Feminist economics demands a new development paradigm

, by Social Watch

Gender equity is a key element of any genuine program towards sustainable development. Analysis included on the Social Watch Report 2012 and the national contributions to the study prove, once again, the stagnation of the fight against these disparities, with disastrous consequences on the struggles against poverty, climate change and food security.

“Men and women play distinct roles in areas such as food production, fuel consumption, resource management, disaster response, and in the care economy. As a result they are affected in unique ways by climate change and are positioned to make unique contributions to adaptation and mitigation efforts,” wrote Canadian expert Kate McInturff, of the Feminist Alliance for International Action (FAFIA), in the chapter of the report entitled “Green and equal: Financing for sustainable and equitable development”.

“Women make up the majority of small-scale food producers. They are far more likely than men to be responsible for cultivation, food preparation and managing the distribution of food to their families and communities,” added McInturff.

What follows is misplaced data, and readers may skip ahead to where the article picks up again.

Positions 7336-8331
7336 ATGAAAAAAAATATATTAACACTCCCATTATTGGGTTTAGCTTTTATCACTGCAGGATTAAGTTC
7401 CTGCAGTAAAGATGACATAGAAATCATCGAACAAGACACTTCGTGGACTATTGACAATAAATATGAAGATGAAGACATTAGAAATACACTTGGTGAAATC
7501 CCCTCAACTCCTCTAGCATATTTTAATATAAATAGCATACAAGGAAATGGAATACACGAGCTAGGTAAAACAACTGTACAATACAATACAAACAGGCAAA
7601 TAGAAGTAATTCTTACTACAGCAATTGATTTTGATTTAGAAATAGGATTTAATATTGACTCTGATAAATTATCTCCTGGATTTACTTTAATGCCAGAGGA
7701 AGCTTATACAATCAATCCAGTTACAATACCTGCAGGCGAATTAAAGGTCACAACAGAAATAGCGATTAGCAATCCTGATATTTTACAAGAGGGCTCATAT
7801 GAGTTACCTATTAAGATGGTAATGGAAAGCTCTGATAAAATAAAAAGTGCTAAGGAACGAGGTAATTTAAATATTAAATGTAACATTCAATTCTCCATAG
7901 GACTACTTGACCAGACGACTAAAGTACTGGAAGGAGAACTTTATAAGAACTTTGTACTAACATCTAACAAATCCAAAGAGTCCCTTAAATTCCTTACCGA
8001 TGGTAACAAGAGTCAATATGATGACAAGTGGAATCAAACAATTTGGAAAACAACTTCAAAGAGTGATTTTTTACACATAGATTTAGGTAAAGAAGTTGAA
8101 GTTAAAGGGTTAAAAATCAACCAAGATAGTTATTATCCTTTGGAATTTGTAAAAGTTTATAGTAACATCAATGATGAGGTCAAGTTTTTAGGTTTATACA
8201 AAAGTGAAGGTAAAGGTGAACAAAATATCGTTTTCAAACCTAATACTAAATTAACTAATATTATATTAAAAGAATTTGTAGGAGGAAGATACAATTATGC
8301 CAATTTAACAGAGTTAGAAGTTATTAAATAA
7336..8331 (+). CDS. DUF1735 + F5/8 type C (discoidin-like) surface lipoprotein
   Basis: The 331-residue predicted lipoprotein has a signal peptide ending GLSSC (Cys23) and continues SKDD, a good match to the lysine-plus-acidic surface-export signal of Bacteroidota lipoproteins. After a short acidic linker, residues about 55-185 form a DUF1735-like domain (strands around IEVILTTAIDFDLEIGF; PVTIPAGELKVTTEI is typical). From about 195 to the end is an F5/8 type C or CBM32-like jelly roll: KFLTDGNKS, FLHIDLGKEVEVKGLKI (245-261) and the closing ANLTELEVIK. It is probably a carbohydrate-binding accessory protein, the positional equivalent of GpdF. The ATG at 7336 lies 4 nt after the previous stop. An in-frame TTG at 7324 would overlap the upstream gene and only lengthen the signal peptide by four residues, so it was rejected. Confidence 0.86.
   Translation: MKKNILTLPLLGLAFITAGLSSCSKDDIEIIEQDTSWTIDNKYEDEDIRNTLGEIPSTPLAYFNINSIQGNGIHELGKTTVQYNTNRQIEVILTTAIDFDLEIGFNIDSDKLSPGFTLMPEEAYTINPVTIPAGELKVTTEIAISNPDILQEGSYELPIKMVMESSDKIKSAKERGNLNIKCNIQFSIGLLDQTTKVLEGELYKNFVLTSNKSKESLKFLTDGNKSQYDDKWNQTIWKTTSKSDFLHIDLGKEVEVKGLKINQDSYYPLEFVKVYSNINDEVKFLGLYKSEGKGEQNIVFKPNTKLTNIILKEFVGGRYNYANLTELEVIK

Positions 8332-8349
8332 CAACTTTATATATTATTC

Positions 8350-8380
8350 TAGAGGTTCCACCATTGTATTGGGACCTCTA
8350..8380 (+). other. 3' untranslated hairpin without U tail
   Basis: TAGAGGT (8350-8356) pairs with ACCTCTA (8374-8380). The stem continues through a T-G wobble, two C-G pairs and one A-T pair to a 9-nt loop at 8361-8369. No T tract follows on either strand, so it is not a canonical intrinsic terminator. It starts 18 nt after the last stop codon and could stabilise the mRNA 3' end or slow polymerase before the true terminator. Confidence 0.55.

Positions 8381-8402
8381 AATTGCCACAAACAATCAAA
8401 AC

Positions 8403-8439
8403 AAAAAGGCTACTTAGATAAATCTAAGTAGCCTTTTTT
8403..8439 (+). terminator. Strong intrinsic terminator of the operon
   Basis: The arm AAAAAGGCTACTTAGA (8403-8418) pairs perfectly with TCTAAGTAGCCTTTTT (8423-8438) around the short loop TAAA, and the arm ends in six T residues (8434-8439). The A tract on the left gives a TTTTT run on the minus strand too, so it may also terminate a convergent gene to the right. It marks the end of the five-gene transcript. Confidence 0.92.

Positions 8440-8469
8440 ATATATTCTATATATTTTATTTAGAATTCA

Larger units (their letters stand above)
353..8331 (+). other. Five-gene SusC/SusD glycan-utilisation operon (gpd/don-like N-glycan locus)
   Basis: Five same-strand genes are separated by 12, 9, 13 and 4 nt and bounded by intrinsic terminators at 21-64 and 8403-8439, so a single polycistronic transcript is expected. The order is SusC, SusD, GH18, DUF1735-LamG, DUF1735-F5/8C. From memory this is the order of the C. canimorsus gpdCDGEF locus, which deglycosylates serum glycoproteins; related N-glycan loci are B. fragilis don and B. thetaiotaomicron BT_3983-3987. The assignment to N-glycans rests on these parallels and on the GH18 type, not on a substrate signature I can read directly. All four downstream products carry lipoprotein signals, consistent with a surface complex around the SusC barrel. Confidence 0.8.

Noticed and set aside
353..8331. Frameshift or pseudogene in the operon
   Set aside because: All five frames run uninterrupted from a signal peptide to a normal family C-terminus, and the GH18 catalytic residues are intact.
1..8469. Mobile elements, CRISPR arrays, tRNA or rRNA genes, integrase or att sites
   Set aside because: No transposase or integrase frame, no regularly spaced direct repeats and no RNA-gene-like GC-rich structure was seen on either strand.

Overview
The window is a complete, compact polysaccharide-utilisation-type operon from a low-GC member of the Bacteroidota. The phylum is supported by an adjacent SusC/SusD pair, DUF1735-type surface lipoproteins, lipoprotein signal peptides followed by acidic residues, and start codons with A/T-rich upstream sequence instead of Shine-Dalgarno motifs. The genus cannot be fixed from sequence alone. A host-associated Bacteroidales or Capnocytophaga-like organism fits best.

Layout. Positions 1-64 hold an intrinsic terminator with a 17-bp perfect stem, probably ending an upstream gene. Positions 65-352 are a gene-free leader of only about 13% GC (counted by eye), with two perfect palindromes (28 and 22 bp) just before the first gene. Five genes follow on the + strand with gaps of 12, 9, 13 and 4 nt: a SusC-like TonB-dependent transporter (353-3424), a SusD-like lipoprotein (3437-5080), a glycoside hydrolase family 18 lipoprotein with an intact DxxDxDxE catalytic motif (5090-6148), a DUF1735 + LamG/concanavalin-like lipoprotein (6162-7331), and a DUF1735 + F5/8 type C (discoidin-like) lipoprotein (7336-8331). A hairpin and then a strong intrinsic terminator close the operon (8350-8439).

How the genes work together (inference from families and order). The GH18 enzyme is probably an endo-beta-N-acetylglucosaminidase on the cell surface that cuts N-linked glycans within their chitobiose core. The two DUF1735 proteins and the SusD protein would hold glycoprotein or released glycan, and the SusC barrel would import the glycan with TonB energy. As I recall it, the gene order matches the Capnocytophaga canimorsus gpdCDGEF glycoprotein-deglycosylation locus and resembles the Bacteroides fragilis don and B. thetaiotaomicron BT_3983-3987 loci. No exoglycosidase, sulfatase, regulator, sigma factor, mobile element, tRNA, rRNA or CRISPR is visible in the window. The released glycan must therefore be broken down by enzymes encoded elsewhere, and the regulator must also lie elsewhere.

The expert relates the case of the agricultural female workers in Montalban, Philippines. “Women have responded to the impact of changing weather patterns and increased fertilizer costs by changing their methods of cultivation and the variety of rice that they grow—resulting in lower GHG emissions, less fertilizer use, and crops that are better adapted,” she explained.

“As this example demonstrates, climate change funds that overlook the role women play in food production miss an opportunity to make a significant impact on both food security and adaptation and mitigation efforts,” McInturff added.

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